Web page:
A new paroxysmal eruptive episode started at Etna volcano, Italy at 11:27 UTC on February 21, 2022. This is the second paroxysm at Etna in 2022.
Strong strombolian activity, with ash cloud moving toward SE started at the volcano at 11:15 UTC today, forcing Etna Volcano Observatory to raise the Aviation Color Code to Red.
The activity further increased at 11:27 UTC with lava fountains and volcanic ash cloud reaching a height of about 10 km (32 800 feet) above sea level and moving SE.1
Strombolian activity at Etna’s Southeast Crater reached full paroxysmal phase — the first of the year — on February 10, 2022, with lava fountains 500 – 600 m (1 600 – 2 000 feet) tall, lava flows to southwest and southeast, and eruptive column up to 10 km (32 800 feet) above sea level. The Aviation Color Code was raised from Yellow to Orange at 04:16 and to Red at 18:59 UTC.2
While Etna is not famous for producing pyroclastic flow, three streams were recorded during that eruption — at 20:40, 21:19 and 21:26 UTC. The first two streams traveled a few hundred meters toward Valle del Bove while the third headed toward the south, also for a few hundred meters.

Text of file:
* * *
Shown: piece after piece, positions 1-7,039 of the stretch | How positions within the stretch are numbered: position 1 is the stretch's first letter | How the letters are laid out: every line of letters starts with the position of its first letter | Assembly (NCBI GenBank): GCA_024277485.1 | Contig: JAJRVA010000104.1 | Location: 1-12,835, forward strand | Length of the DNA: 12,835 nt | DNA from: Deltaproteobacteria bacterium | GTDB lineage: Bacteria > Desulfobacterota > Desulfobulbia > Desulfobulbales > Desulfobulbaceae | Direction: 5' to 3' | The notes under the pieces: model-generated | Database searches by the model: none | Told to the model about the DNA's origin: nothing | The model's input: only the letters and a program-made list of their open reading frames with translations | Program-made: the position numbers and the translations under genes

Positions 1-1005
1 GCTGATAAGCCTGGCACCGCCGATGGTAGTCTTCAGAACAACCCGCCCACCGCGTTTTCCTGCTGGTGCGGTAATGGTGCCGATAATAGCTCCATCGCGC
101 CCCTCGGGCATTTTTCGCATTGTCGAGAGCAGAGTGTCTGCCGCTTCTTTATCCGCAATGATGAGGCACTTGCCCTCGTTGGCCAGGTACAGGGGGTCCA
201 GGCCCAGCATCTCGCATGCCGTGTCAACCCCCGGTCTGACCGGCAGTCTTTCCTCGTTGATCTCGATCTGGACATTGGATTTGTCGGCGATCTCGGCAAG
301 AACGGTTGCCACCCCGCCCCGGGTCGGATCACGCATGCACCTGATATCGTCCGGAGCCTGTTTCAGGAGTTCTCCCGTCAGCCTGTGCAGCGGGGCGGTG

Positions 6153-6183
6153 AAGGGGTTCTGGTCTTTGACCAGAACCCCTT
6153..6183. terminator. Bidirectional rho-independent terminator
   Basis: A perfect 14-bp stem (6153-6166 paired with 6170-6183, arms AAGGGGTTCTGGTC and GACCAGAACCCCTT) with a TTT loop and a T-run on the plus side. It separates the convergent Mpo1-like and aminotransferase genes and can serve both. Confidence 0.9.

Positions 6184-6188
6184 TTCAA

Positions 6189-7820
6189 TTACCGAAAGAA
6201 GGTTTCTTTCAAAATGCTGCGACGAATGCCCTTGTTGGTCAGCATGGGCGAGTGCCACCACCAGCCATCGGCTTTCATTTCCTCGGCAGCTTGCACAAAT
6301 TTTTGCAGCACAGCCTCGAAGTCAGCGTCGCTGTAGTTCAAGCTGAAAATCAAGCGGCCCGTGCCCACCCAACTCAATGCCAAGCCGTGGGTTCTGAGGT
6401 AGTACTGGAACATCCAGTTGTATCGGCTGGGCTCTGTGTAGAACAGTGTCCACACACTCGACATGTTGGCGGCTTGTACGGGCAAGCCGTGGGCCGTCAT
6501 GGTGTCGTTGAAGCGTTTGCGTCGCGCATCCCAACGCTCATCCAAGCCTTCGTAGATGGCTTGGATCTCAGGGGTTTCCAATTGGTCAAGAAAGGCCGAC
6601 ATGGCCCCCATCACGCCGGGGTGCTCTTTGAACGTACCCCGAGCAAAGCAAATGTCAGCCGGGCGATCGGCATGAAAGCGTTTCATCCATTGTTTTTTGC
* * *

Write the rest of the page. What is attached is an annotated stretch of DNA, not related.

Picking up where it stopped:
Mount Etna, towering above Catania, Sicily’s second-largest city, has one of the world’s longest documented records of historical volcanism, dating back to 1500 BCE.
Historical lava flows of basaltic composition cover much of the surface of this massive volcano, whose edifice is the highest and most voluminous in Italy.
The Mongibello stratovolcano, truncated by several small calderas, was constructed during the late Pleistocene and Holocene over an older shield volcano. The most prominent morphological feature of Etna is the Valle del Bove, a 5 x 10 km (5.1 x 6.2 miles) horseshoe-shaped caldera open to the east.
Two styles of eruptive activity typically occur at Etna. Persistent explosive eruptions, sometimes with minor lava emissions, take place from one or more of the three prominent summit craters, the Central Crater, NE Crater, and SE Crater (the latter formed in 1978).
Flank vents, typically with higher effusion rates, are less frequently active and originate from fissures that open progressively downward from near the summit (usually accompanied by strombolian eruptions at the upper end).
Cinder cones are commonly constructed over the vents of lower-flank lava flows. Lava flows extend to the foot of the volcano on all sides and have reached the sea over a broad area on the SE flank.3
1 INGV-OE – VONA – February 21, 2022
2 Powerful eruption at Etna volcano, heavy ash emissions to 10 km (32 800 feet) a.s.l., Italy – The Watchers
3 Etna – Geological summary – GVP
Featured image credit: INGV-OE
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